Archibald Thomas Robertson
By Way of Introduction
It has now been forty years since Dr. Marvin R. Vincent wrote his most useful series of volumes entitled “Word Studies in the New Testament.” They are still helpful for those for whom they were designed, but a great deal of water has run under the mill in these years. More scientific methods of philology are now in use. No longer are Greek tenses and prepositions explained in terms of conjectural English translations or interchanged according to the whim of the interpreter. Comparative grammar has thrown a flood of light on the real meaning of New Testament forms and idioms. New Testament writers are no longer explained as using one construction “for” another. New light has come also from the papyri discoveries in Egypt. Unusual Greek words from the standpoint of the literary critic or classical scholar are here found in everyday use in letters and business and public documents. The New Testament Greek is now known to be not a new or peculiar dialect of the Greek language, but the very lingo of the time. The vernacular Koiné, the spoken language of the day, appears in the New Testament as in these scraps of Oxyrhynchus and Fayum papyri. There are specimens of the literary Koiné in the papyri as also in the writings of Luke, the Epistles of Paul, the Epistle to the Hebrews. A new Greek-English lexicon of the New Testament will come in due time which will take note of the many startling discoveries from the Greek papyri and inscriptions first brought to notice in their bearing on the New Testament by Dr. Adolf Deissmann, then of Heidelberg, now of Berlin. His “Bible Studies” (Translation by Alexander Grieve, 1901) and his “Light from the Ancient East” (Revised Edition translated by L.R.M. Strachan, 1927) are accessible to students unfamiliar with the German originals.
There is no doubt of the need of a new series of volumes today in the light of the new knowledge. Many ministers have urged me to undertake such a task and finally I have agreed to do it at the solicitation of my publishers. The readers of these volumes (six are planned) are expected to be primarily those who know no Greek or comparatively little and yet who are anxious to get fresh help from the study of words and phrases in the New Testament, men who do not have access to the technical books required, like Moulton and Milligan’s “Vocabulary of the New Testament”. The critical student will appreciate the more delicate distinctions in words. But it is a sad fact that many ministers, laymen, and women, who took courses in Greek at college, university, or seminary, have allowed the cares of the world and the deceitfulness of riches to choke off the Greek that they once knew. Some, strangely enough, have done it even in the supposed interest of the very gospel whose vivid messages they have thus allowed to grow dim and faint. If some of these vast numbers can have their interest in the Greek New Testament revived, these volumes will be worth while. Some may be incited, as many have been by my volume, “The Minister and His Greek New Testament”, to begin the study of the Greek New Testament under the guidance of a book like Davis’s “Beginner’s Grammar of the Greek New Testament”. Others who are without a turn for Greek or without any opportunity to start the study will be able to follow the drift of the remarks and be able to use it all to profit in sermons, in Sunday school lessons, or for private edification.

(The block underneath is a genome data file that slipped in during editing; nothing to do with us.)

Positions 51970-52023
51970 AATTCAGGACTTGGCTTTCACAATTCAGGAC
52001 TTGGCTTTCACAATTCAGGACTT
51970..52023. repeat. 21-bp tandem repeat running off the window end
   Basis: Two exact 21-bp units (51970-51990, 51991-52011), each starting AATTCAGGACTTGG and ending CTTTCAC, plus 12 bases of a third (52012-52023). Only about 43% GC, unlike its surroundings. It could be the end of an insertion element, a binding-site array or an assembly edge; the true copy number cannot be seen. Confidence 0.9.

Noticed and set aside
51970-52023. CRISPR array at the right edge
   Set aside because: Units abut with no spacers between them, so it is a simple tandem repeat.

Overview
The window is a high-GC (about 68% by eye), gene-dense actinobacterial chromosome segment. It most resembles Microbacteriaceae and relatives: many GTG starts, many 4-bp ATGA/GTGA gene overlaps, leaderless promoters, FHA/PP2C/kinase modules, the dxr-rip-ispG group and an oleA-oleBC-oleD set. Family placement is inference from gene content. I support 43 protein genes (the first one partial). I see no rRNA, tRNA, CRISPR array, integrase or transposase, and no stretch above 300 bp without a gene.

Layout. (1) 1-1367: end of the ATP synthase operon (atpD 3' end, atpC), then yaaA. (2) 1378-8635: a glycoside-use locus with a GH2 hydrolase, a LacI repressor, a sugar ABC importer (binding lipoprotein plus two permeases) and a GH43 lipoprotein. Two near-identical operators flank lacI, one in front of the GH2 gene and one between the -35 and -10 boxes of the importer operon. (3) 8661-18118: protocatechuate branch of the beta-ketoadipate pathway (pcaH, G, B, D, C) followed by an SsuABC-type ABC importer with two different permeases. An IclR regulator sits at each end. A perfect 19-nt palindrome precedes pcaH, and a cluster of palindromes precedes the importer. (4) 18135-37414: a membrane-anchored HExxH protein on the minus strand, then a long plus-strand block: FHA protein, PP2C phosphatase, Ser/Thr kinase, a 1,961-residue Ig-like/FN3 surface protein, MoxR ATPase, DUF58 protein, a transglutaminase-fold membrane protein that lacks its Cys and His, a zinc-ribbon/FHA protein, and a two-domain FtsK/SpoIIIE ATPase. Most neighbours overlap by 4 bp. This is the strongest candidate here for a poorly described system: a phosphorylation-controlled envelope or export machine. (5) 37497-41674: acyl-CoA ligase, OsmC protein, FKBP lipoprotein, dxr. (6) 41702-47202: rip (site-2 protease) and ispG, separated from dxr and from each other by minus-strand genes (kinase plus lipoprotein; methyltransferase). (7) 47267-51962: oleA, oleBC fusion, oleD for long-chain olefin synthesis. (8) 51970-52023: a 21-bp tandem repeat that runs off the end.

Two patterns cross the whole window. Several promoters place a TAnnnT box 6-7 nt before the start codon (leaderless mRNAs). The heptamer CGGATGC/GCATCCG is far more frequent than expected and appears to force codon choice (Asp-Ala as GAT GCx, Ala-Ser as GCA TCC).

The words of the Canterbury Version will be used, sometimes with my own rendering added, and the transliterated Greek put in parenthesis. Thus one who knows no Greek can read straight ahead and get the point simply by skipping the Greek words which are of great value to those who do know some Greek. The text of Westcott and Hort will be used though not slavishly. Those who know Greek are expected to keep the Greek text open as they read or study these volumes. The publishers insisted on the transliteration to cut down the cost of printing.